Our weaning protocol was designed to combine the concept of MV discontinuation (vs. gradual weaning) with an active daily screening to determine whether patients were able to breathe spontaneously or with the use of NPPV immediately after extubation for selected patients believed to be at risk of postextubation failure. We defined cases at risk of postextubation failure as not only patients with COPD or congestive heart failure but also those with MV durations longer than 4 days and patients who had formerly failed extubation or an SBT.

The incidence of NPPV use in the intervention group, 56 cases (75.7%), was greater than we anticipated; however, the only patients who developed postextubation failure were the 10 previously mentioned, whose primary physician did not permit the use of NPPV until respiratory failure symptoms were evident. In contrast, all patients in the control group used NPPV because of postextubation respiratory failure. The authors were surprised that the patients who used NPPV before and after the protocol was put in place had similar characteristics (Table 5) because NPPV was used in the control group to treat postextubation respiratory failure, while in the intervention group, NPPV was applied to avoid postextubation respiratory distress. Although there was no significant difference, the time interval between extubation and reintubation was shorter in the intervention group than the control group (53.2 ± 43.6 vs. 119.7 ± 133.7 hours, &rgr; = 0.06), and we believe that this result may be related to the better outcome in the intervention group. The shorter duration of ventilatory support in the intervention group (6 vs. 9, &rgr; = 0.01) is an important outcome when one considers that NPPV was used more frequently in the intervention group than in the control group (75.7% vs. 45.9%, &rgr;<0.01).

The reintubation rate within 72 hours was in accordance with the accepted range described by ACCP guidelines5 and was similar in both groups, including coma patients. Respiratory failure was the main reason for reintubation during the ICU stay in both groups but was substantially less frequent in the intervention group (78.9% of the control group and 45% of the intervention group). We believe that it is important to describe the need for reintubation throughout the ICU stay, and not just within 72 hours, because increased NPPV use after extubation in recent years has delayed reintubation in patients who developed postextubation respiratory failure.29 It is also important to note that in the control group, 10.5% of the reintubations occurred immediately before a cardiorespiratory arrest. The time to reintubation in the intervention group was less than half of the value for the controls; this could be an important factor favoring survival, as suggested by other studies.13,18

The main limitation of our study was the use of a historical control group; however, we emphasize that the implementation of the protocol was the most important change that took place in the care of ventilated patients in our ICU during the study period. Furthermore, this study was not designed to evaluate mortality, but our results are promising because the protocol was found to be independently associated with ICU survival. Other studies – ideally, randomized trials – are needed to confirm this result, particularly the impact on mortality.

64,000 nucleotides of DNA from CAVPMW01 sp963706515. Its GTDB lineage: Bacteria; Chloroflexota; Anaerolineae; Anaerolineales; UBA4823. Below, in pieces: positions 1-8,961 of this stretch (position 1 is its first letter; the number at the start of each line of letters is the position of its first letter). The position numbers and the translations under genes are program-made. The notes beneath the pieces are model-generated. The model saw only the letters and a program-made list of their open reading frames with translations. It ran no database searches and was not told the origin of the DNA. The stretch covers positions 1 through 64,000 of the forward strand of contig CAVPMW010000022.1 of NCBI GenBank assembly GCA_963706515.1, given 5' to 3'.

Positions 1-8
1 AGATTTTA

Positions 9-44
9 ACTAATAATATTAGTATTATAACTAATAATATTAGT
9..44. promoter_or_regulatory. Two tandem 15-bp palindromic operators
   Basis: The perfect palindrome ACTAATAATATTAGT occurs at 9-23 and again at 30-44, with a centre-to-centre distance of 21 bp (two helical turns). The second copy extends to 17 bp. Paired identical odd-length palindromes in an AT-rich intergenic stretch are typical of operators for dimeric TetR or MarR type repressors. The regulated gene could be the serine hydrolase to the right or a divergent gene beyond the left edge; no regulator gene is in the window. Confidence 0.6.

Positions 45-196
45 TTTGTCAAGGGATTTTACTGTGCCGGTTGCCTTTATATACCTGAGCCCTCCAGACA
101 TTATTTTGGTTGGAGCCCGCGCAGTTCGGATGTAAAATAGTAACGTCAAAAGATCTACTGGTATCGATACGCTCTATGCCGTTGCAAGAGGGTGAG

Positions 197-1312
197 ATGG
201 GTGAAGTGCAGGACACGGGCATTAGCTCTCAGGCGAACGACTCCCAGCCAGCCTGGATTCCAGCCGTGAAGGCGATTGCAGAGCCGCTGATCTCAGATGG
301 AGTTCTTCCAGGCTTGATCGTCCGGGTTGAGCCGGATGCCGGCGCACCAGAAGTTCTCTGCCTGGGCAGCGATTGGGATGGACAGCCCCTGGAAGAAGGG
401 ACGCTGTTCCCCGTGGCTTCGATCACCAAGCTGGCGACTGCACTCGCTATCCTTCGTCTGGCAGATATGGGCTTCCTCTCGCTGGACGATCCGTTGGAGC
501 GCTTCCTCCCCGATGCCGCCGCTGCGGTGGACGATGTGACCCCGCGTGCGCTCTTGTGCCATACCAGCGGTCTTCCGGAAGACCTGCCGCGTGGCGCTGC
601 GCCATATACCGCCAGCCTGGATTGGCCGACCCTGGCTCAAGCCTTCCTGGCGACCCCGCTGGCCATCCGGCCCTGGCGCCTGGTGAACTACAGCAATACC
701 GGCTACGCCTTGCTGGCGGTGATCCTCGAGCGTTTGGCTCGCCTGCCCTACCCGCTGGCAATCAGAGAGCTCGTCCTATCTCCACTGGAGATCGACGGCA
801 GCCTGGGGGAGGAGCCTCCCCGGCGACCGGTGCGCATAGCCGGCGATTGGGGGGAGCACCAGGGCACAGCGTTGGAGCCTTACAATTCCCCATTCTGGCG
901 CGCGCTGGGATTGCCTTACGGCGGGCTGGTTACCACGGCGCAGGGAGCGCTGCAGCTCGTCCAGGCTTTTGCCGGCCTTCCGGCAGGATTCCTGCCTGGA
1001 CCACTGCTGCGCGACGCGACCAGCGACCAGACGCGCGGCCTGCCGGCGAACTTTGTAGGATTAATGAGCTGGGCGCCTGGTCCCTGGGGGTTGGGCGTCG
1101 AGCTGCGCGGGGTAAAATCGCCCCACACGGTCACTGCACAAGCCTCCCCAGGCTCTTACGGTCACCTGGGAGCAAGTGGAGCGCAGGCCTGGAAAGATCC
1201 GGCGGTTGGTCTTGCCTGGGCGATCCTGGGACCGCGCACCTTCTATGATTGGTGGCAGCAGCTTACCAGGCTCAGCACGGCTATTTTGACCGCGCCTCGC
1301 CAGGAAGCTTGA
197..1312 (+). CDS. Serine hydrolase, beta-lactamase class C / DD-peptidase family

Our study provides evidence that combining a daily check of patients' clinical readiness for extubation with the use of NPPV immediately after extubation in selected patients reduces the duration of MV and total ventilatory support without increasing the reintubation rate.


1 Esteban A, Alia I, Ibanez J, Benito S, Tobin MJ. Modes of mechanical ventilation and weaning. A national survey of Spanish hospitals. The Spanish Lung Failure Collaborative Group. Chest. 1994;106:1188-93. 10.1378/chest.106.4.1188.

2 Esteban A, Frutos F, Tobin MJ, Alia I, Solsona JF, Valverdu I, et al. A comparison of four methods of weaning patients from mechanical ventilation. Spanish Lung Failure Collaborative Group. N Engl J Med. 1995;332:345-50. 10.1056/NEJM199502093320601.

3 Esteban A, Alóia I, Tobin MJ, Gil A, Gordon F, Vallverdu I, et al. Effect of spontaneous breathing trial duration on outcomes of attempts to discontinue mechanical ventilation. Am J Respir Crit Care Med. 1999;159:512-8.

4 Brochard L, Rauss A, Benito S, Conti G, Mancebo J, Rekik N, et al. Comparison of three methods of gradual withdrawal from ventilatory support during weaning from mechanical ventilation. Am J Respir Crit Care Med. 1994;150:896-903.

5 MacIntyre NR, Cook DJ, Ely EW, Epstein SK, Fink JB, Heffner JE, et al. Evidence-based guidelines for weaning and discontinuing ventilatory support: a collective task force facilitated by the American College of Chest Physicians; the American Association for Respiratory Care; and the American College of Critical Care Medicine. Chest. 2001;120:375S-395S. 10.1378/chest.120.6_suppl.375S.

6 Esteban A, Alá I Ilbañez J, Benito S. Tobin MJ and the Spanish Lung Collaborative Group. Modes of Mechanical ventilation and weaning. A national survey of Spanish Hospitals. Chest. 1994;106:1188-93. 10.1378/chest.106.4.1188.

7 Boles JM, Bion J, Connors A. Task force weaning from mechanical ventilation. Eur Respir J. 2007;29:1033-56. 10.1183/09031936.00010206.

8 Biatto JF, Costa EL, Pastore L, Kallás EG, Deheinzelin D, Schettino G. Prone position ventilation, recruitment maneuver and intravenous zanamivir in severe refractory hypoxemia caused by influenza A (H1N1). Clinics. 2010;65:1211-3. 10.1590/S1807-59322010001100026.